Justice Kirby continued: ‘Groups are made up of individuals and there was ample evidence before the Kenya High Court that many “individuals” in Kenya have suffered discrimination, disadvantage and violence on the basis of their sexuality, abetted by the criminal laws. Most disappointing of all was the reliance placed by the Kenyan judges on the outdated and discredited decision of the Zimbabwe Supreme Court in Banana v State nearly 20 years ago. That decision is an embarrassment, has never been relied on elsewhere and was reached by two judges contrary to the powerful dissenting opinion of Chief Justice Gubbay, a greatly respected Commonwealth judge. It is hoped that these and other errors will be corrected in the appeal being brought against this disappointing and unpersuasive judgment. It is also hoped that Kenya’s jurisprudence will be brought into line with the overwhelming trend of judicial decisions in other common law jurisdictions, notably the powerful and unanimous opinion of the Supreme Court of India in 2018 that struck down the equivalent law in that nation.’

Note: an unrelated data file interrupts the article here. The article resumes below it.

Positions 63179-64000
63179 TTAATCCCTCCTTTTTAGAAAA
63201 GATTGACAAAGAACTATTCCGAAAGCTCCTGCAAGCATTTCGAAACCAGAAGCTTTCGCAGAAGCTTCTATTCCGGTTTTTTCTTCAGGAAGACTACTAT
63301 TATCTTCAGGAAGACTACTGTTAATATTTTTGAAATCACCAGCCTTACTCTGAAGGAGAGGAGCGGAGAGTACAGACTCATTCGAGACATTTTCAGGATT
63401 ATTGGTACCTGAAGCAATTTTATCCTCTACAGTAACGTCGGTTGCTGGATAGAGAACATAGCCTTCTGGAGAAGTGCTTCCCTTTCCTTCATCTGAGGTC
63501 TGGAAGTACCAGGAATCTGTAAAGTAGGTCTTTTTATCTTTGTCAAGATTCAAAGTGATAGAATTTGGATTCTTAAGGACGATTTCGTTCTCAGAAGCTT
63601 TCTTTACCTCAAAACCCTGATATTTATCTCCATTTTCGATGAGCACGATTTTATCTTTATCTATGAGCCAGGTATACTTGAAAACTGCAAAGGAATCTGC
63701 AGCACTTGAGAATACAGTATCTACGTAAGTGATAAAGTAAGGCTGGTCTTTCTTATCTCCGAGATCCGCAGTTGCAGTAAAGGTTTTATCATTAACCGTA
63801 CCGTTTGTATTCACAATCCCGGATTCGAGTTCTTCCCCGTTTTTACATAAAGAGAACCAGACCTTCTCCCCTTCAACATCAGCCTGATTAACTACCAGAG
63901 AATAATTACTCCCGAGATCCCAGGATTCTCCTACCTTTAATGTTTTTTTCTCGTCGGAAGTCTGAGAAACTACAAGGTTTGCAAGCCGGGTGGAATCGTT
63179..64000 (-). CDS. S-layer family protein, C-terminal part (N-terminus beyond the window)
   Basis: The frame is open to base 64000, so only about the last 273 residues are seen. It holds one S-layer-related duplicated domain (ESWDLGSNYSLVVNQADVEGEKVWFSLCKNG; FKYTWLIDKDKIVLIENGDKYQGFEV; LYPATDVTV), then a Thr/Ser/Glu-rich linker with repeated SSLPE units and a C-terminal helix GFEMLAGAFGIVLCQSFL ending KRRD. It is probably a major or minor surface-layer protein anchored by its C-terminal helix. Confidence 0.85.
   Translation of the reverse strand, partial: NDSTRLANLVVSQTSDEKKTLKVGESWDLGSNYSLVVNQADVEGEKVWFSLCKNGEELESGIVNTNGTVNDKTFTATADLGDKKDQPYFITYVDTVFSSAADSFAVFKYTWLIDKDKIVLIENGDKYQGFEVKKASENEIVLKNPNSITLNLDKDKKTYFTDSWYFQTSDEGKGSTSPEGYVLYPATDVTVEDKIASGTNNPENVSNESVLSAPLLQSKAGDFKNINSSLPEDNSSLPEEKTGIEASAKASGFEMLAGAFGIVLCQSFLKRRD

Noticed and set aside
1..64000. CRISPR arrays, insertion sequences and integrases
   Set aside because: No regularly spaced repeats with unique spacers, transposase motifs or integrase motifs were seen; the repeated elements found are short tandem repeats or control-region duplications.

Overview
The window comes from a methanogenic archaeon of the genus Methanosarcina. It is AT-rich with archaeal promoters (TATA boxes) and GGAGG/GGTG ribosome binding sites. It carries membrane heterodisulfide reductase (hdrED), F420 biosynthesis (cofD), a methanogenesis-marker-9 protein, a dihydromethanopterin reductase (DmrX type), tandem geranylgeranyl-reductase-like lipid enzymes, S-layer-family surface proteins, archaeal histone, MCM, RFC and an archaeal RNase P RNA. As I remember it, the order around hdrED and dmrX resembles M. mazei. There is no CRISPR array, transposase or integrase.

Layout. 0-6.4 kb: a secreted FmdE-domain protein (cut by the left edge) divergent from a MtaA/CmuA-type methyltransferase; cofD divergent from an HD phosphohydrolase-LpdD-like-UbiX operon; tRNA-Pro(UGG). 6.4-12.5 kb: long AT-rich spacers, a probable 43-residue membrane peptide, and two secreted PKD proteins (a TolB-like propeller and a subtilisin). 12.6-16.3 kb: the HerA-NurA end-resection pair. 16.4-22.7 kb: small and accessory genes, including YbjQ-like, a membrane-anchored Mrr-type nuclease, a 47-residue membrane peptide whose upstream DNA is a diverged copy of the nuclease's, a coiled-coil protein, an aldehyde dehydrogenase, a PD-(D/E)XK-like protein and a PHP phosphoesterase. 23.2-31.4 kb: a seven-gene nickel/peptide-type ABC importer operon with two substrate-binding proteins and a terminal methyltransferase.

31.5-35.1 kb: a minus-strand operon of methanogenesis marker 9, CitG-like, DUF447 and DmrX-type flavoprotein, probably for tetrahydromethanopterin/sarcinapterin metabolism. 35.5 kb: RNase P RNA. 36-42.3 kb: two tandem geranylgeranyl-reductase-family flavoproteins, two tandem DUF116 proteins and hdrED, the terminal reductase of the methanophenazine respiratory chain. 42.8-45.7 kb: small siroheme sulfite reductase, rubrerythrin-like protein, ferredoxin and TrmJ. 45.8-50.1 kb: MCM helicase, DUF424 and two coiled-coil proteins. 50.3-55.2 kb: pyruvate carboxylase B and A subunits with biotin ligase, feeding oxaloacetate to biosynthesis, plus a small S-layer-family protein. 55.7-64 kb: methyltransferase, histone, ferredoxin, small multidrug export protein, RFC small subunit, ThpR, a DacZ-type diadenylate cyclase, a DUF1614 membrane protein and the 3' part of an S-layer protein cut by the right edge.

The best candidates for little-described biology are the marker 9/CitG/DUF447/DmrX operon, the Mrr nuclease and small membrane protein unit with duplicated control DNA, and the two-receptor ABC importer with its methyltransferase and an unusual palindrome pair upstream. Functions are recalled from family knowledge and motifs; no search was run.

In 2016, two petitions were filed by members of local Kenyan LGBTIQ+ advocacy groups and individuals, arguing that Articles 162 and 165 of the penal code – which declare it an unnatural offence for any person to ‘have carnal knowledge against the order of nature’ and criminalises ‘gross indecency’ between male adults, respectively – were contrary to Articles 27, 28, 29, 31 and 43(1)(a) of the Kenyan Constitution. Correspondingly, the Articles of the Constitution protect the rights to equality and freedom from discrimination, human dignity, freedom and security of the person, privacy and the highest attainable standard of health.